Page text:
Seller, Beware

Is "political correctness" everywhere? If you've recently tried to sell your house, you may think it is, for PC has come to the classifieds. Imagine you've put your house on the market. You place an ad in your local paper. It states: "For Sale. Four-bedroom home, ocean view, one block from Baptist church. Ideal for families. Walk-in closets in master bedroom." Sounds fair enough, doesn't it? Well, would you believe that placing an ad like that could land you in court, charged with being a racist, a sexist, and somebody who discriminates against the disabled? You better believe it, because it's true. The phrase ocean view, for example, could offend the blind. The phrase one block from Baptist church could be interpreted to mean that people who aren't Baptists need not respond. The word families could mean you're opposed to singles or couples without children. Worse, the phrase master bedroom is allegedly both sexist and racist. And what about those walk-in closets? You guessed it: That phrase is supposedly offensive to folks who can't walk. If all this sounds absurd, that's because it is absurd. But it's not absurd to certain so-called "fair housing" bureaucrats and lawyers. They're scouring classified ads to snoop out homeowners they think are biased against just about any special-interest group under the sun. For example, as Randy Lee writes in the Wall Street Journal, the Human Relations Commission of Pennsylvania has prompted realtors and the Pennsylvania Newspaper Association to agree on a list of "unacceptable" words in housing ads. Among them: adults, couples, mature persons, newlyweds, young families, children, executive, private, traditional, established neighborhood, and even integrated. In New Jersey the words professional, non-smoker, and even no dogs are out, according to one paper. And in Oregon a newspaper was charged with religious discrimination because an ad featured a "Happy Easter" greeting. Another lawsuit was filed against an Oregon paper alleging discrimination because of the phrase convenient to jogging trails. That was denounced as discrimination against the disabled. As Lee rightly points out, "Everything is offensive to somebody in this world because individual tastes vary so greatly." But it does not follow, he notes, that such descriptions as traditional dwelling should be offensive to anybody, let alone that they should be banned by law. In Pennsylvania, again, for example, the phrase rare find in an ad was said to be "racist." Why? Because the house was located in a black neighborhood. The alleged implication was that "blacks don't live in nice houses," Lee reports. There are two points I want to make. First, our society is doomed to utter anarchy unless we all abandon this mindless nit-picking and regain our common sense about simple courtesy and civility. Second, property rights and the right of homeowners to sell—and advertise—their homes as they deem fit are bedrock rights of a free and self-respecting people. There is no substitute for common courtesy. And there is no protection against lawsuits and government intrusion if we persist in this ridiculous assault on language and fundamental freedoms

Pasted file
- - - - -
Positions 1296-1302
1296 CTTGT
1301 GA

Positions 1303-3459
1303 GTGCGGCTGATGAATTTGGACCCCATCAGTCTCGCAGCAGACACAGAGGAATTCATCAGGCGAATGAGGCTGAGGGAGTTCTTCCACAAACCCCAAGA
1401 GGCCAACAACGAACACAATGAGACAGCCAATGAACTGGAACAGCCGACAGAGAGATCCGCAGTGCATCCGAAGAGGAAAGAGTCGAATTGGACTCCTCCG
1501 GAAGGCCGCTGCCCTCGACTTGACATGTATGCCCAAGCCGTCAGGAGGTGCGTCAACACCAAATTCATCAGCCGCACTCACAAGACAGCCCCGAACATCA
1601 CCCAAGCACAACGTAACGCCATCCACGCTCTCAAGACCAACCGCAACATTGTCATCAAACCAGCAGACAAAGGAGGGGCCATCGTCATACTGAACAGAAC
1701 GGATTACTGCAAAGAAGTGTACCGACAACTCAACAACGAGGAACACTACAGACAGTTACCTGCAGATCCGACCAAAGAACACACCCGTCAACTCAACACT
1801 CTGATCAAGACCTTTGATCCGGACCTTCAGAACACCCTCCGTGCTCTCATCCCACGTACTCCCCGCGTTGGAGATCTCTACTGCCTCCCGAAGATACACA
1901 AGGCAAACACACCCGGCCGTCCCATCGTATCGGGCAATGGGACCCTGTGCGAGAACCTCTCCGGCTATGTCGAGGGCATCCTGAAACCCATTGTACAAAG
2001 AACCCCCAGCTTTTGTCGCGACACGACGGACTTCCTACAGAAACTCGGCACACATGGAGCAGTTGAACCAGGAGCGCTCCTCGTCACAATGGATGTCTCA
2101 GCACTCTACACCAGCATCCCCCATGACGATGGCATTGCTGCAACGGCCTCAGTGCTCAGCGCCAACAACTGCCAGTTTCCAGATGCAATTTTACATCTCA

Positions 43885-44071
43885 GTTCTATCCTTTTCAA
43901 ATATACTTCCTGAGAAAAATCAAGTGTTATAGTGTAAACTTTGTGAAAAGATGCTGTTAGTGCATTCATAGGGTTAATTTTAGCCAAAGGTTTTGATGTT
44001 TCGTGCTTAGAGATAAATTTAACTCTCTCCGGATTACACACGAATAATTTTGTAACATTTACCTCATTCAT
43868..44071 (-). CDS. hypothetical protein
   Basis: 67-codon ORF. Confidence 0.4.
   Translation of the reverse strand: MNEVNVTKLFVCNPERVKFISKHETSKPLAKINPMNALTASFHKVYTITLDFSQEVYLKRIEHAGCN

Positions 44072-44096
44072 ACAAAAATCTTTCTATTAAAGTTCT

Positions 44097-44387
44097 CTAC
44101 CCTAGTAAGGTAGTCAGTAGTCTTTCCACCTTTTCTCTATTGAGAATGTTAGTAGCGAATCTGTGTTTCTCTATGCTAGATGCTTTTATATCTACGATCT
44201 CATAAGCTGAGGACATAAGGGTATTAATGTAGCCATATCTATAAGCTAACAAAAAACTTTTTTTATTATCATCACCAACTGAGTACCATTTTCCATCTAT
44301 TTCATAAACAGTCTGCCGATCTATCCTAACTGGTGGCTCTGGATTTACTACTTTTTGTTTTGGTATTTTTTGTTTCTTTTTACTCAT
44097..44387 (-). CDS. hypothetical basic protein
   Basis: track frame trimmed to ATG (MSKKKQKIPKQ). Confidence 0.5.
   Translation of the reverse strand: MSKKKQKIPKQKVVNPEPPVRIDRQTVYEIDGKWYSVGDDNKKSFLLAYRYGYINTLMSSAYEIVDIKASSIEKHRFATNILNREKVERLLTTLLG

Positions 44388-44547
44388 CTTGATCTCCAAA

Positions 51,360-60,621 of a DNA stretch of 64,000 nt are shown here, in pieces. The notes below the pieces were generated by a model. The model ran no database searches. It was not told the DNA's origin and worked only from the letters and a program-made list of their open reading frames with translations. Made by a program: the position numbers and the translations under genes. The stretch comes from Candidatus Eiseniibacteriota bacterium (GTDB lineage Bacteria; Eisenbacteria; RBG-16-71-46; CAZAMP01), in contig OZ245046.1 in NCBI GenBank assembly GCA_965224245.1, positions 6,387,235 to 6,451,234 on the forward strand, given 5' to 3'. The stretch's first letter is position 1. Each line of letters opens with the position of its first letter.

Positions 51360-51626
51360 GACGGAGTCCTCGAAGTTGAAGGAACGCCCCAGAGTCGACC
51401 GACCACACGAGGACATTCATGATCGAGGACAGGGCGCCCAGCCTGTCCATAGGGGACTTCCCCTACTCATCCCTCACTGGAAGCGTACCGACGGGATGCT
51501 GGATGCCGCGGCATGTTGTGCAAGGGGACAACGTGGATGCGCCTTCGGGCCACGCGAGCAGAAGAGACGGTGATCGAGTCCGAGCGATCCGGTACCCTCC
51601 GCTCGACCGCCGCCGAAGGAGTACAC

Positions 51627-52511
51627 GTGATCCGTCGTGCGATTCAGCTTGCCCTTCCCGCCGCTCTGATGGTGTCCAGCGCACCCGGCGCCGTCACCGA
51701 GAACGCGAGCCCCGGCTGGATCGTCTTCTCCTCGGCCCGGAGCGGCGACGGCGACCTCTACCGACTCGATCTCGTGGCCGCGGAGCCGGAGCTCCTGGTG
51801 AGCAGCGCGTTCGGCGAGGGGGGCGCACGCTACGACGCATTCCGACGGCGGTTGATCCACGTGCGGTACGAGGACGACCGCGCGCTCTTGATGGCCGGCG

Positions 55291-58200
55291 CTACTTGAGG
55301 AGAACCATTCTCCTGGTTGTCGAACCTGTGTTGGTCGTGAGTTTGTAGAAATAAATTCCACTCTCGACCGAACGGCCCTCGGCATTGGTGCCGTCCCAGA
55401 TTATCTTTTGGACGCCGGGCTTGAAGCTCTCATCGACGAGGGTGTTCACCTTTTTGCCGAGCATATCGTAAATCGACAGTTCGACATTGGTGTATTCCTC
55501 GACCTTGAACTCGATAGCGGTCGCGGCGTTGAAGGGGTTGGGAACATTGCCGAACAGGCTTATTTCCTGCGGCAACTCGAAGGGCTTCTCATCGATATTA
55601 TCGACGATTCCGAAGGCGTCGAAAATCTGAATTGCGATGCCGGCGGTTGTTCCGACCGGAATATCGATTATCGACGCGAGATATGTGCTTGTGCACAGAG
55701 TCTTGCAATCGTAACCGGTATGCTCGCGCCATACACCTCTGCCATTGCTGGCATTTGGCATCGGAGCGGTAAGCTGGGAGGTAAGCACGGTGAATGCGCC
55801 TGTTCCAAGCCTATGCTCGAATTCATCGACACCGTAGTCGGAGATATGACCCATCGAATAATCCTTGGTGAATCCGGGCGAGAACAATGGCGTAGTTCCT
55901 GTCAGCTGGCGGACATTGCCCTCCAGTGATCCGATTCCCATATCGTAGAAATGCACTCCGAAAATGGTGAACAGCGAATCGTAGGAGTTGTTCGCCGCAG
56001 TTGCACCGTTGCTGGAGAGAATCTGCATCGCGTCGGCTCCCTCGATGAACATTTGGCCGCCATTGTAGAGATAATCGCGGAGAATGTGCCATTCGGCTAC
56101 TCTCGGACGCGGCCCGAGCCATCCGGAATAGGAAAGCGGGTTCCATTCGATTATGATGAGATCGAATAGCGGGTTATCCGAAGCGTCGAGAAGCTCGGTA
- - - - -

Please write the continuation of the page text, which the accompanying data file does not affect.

Chuck Colson


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